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The Surprising Showdown in Raleigh

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John reflects on the spirited final hours of Short Session in Raleigh in the latest issue of the Fairview Town Crier...

Once the Short Session ends in the General Assembly, any hard-foughtfor bill that does not pass is sent to the trash heap of failed legislation. Therefore, the last week, and especially the last day, can be full of political trickery and dubious arm-twisting. Under the pressure of time, someone’s pet bill can get brought up and escape proper scrutiny. It is often sausage making at its worst. 

 
One such bill was Senator Apodaca’s Asheville City Council Districting bill. Currently, all Asheville city council members are elected “at large,” with no specific districts. In North Carolina, as cities grow, they often go from at-large voting to either all districts or more often a combination of districts and atlarge. There are a lot of options. Some say a district candidate loses sight of the big picture in their governance. And some make the argument that there must be an effort made to bring representation to all parts of a municipality. 
 
My own view is that there is certainly an argument for district voting, but any new election system needs to be aired out by all who are affected. Senator Apodaca wanted to create six districts, against the wishes of the Asheville City Council and four members of the General Assembly who represent Buncombe County. There was going to be no referendum. There was no local input on the geography of the maps. It was once again a powerful Raleigh legislator dictating policy to Asheville. 
 
After meeting with Senator Apodaca to view the map, and expressing displeasure over the process, the political fight was on. When the bill (SB 897) was filed, it was as a local bill, with the stipulation that it was non-controversial and had the support of all the legislators representing Asheville. Senator Apodaca signed that certification in the bill jacket. When brought to his attention, he called it a clerical error, and reintroduced it as an elections bill. (He was the Rules Chair.) He routed the bill through a Senate Districting committee and scheduled it for a Friday morning. The discussion was sparsely attended but Senator Van Duyn and I spoke vehemently against it. It passed on a party vote, as it also did on the Senate floor. It was a political train that was going to be hard to stop.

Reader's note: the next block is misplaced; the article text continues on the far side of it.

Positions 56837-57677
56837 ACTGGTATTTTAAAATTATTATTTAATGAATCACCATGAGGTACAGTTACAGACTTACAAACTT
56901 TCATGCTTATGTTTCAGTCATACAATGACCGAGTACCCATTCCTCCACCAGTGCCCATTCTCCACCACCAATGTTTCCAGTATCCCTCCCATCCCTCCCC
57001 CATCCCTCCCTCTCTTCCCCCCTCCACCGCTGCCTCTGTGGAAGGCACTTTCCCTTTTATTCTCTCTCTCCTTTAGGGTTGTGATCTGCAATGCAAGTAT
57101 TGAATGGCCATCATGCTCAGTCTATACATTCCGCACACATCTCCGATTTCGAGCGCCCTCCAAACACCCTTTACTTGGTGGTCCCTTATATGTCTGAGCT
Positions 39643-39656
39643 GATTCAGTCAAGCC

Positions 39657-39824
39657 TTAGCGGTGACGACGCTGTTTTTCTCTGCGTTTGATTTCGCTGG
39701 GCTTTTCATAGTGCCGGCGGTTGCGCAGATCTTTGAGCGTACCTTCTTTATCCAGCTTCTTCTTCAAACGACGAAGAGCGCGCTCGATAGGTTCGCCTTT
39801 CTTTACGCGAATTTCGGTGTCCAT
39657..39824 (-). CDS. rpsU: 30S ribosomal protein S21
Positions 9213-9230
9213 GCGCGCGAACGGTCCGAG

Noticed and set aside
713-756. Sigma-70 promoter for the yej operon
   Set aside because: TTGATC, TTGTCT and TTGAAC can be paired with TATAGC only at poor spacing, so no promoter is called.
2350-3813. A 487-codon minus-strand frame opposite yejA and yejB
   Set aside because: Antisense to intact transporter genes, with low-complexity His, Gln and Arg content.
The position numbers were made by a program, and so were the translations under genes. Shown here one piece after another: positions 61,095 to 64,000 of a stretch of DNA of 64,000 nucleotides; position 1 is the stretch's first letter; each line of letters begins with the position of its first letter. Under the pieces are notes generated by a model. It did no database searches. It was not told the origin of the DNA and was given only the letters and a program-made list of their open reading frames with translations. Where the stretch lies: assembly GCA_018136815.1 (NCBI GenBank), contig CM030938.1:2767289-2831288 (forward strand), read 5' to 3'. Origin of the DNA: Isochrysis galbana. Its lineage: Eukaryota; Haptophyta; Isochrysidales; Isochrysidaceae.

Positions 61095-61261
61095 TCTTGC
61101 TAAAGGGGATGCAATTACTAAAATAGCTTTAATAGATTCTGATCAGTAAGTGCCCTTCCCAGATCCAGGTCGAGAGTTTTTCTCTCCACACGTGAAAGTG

This bill was sent to the House, read in and assigned to an elections committee. A good debate took place in committee and once again it passed on a party line vote. Next stop was the House floor. Interestingly for me, several days elapsed before it was listed on the House calendar for what was the last day of the Session. Perhaps it was hoped that legislators would consider the merits of the bill with less scrutiny under the pressure of time running out. My own expectation was that Senator Apodaca, for whatever reason, wanted this bill passed so badly that he was willing to hold House bills hostage. How many House members even cared much about elections in Asheville? 
 
On the evening of July 1, SB 897 came before the NC House for consideration. Susan Fisher, Brian Turner and I all had amendments to the bill to try to make it more palatable to our constituents. First, Representative Fisher wanted to add a provision that a referendum by Asheville voters would be required before implementing the new voting rules. My amendment would have reduced the districts from six to three, with three other members voted on at large. The district maps would be drawn locally. Finally, Representative Turner introduced an amendment to set up a local commission to design the districts in hopes of avoiding a gerrymander. All three amendments were voted down mostly along party lines. As far as I was concerned, the writing was on the wall for SB 897. Senator Apodaca had his votes lined up, and there was little that could be done to change the momentum. 
 
Full consideration of the bill was now before the House. Representative Fisher said she was going to channel Senator Martin Nesbitt and blast away at the way this bill was being managed. I followed with a factual list of reasons why this bill should be voted down. To be honest, I felt like Don Quixote tilting at windmills. 
 
And yet, something remarkable took hold among our Republican colleagues. One by one, they began to denounce SB 897 — on moral grounds, on the fear that Raleigh was once again being a bully, and on the grounds that rules were being broken. When 24 Republicans voted against this bill, jaws dropped all over the General Assembly, including mine. The final vote was 47 to 59. 
 
However, there was still a backdoor way to include the Asheville bill in another bill that the House wanted passed. As it turned out, no such fix could be agreed on. The Senate adjourned, and on the last day of the General Assembly, the most talked about bill was the Asheville bill. It was truly a bipartisan victory, and went a long way to restoring my faith in the institution